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  1. Opinion

Editorial: Trump's dangerous words

Donald Trump sent a dangerous message when he recklessly suggested gun rights supporters could take action if Hillary Clinton is elected president and appoints judges who affirm gun control measures.
Donald Trump sent a dangerous message when he recklessly suggested gun rights supporters could take action if Hillary Clinton is elected president and appoints judges who affirm gun control measures.
Published Aug. 10, 2016

Words matter. Donald Trump sent a dangerous message when he recklessly suggested that gun rights supporters could take action if Hillary Clinton is elected president and appoints judges who affirm gun control measures. It is a signal that is not open to a benign interpretation, and it is further evidence this man who so carelessly speaks without regard to the consequences is not fit to be president.

Here's what Trump said at a rally Tuesday in Wilmington, N.C.: "Hillary wants to abolish, essentially abolish, the Second Amendment. By the way, and if she gets to pick her judges, nothing you can do, folks. Although the Second Amendment people, maybe there is, I don't know. But I tell you what, that will be a horrible day.''

Facts matter. It is blatantly false that Clinton wants to abolish the Second Amendment right to bear arms, yet Trump repeats the lie over and over. She supports reasonable gun control, including expanding background checks for gun buyers, banning assault weapons and preventing people on the government's no-fly list from buying guns.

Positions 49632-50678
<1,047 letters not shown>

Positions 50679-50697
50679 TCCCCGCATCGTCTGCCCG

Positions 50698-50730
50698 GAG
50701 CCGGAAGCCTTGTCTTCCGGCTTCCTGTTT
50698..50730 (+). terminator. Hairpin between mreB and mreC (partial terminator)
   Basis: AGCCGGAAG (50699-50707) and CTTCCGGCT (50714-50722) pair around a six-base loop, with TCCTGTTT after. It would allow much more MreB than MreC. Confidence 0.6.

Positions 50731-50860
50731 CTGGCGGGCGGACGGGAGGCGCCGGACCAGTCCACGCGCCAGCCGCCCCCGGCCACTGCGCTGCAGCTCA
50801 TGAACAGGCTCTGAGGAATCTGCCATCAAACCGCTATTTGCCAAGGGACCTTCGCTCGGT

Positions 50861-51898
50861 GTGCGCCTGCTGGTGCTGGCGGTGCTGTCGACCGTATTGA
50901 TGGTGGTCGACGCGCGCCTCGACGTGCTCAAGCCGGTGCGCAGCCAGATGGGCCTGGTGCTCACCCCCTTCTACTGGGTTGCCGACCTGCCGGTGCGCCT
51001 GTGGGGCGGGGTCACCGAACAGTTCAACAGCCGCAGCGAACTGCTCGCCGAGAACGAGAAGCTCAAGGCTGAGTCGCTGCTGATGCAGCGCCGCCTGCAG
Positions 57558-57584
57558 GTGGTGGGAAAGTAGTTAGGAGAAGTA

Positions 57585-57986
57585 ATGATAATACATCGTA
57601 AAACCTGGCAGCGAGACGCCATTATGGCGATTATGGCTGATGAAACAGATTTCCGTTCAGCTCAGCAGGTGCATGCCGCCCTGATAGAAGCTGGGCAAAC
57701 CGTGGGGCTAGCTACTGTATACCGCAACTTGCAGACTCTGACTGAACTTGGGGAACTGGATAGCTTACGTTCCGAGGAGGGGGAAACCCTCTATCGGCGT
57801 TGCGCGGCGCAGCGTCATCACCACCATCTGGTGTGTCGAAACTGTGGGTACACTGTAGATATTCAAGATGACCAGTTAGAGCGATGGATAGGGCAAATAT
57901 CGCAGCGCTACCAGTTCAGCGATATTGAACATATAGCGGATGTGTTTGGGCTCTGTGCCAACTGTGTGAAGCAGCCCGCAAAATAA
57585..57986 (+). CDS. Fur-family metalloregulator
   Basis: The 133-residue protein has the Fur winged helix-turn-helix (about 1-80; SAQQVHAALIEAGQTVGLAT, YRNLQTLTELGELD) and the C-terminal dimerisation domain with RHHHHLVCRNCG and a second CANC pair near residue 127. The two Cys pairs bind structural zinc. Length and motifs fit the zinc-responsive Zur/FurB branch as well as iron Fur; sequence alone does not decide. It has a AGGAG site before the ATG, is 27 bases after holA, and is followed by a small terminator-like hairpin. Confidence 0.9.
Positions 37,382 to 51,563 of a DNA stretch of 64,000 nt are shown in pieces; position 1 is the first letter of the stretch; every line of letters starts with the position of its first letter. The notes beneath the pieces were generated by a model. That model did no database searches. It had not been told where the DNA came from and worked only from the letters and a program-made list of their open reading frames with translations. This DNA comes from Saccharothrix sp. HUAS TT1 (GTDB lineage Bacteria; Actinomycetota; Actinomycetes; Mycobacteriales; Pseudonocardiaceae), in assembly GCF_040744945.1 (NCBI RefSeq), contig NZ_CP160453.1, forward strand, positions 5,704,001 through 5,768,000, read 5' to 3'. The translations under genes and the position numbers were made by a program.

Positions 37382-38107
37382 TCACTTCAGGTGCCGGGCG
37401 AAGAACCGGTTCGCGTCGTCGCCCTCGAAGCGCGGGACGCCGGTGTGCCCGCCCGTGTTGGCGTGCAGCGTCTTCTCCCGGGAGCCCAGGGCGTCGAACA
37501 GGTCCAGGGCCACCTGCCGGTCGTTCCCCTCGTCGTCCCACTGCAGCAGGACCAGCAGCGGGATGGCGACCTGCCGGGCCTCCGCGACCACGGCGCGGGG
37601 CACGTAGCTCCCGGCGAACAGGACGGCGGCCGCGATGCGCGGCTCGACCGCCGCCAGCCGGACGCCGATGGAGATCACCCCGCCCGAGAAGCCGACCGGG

Context matters. Trump and his campaign contended after the rally that he meant to encourage gun rights supporters to unite and vote to defeat Clinton in November. The National Rifle Association reinforced that defense on Twitter. But that explanation is not credible. Trump's phrasing clearly shows he was referring to what could happen after the Democrat was elected president and started nominating federal judges and Supreme Court justices.

The Secret Service did not take it as a get-out-the-vote message. CNN reported Wednesday that the Secret Service has spoken to the Trump campaign "multiple times" about his remark, and the campaign says the Republican nominee's intent was not to incite violence.

Records matter. Trump has a history of making false statements like his claim that Clinton wants to repeal the Second Amendment. Last week, he said he had seen a video of cash from a $400 million payment from the United States to Iran being unloaded from a plane in Tehran. No such video existed, and it turned out Trump was referring to widely seen video of American prisoners being released in Geneva. More than seven of every 10 Trump statements checked by PolitiFact have been rated Mostly False, False or Pants on Fire.

Trump relies heavily on a casual approach to easily claim plausible deniability. He suggested "Second Amendment people" could respond to Clinton's judicial appointments, then added, "I don't know.'' Or he qualifies conspiracy theories by adding "people say," as he did when talking about the Obama administration's nuclear agreement with Iran: "Some people say it's worse than stupidity. There's something going on that we don't know about."

When that does not work, Trump protests he was only joking — such as when he seemed to invite Russia to interfere in the presidential election and referred to the deletion of Clinton emails from her time as secretary of state last month: "Russia, if you're listening, I hope you're able to find the 30,000 emails that are missing.''

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Elections matter. Trump said his intent was not to incite violence from gun rights supporters if Clinton wins and appoints judges who uphold gun control laws. But his words easily could have been understood differently, and he and his supporters already have suggested the election could be rigged if he doesn't win. No responsible candidate for president would so casually toss out phrases that send ominous messages threatening the safety and integrity of America's democracy.

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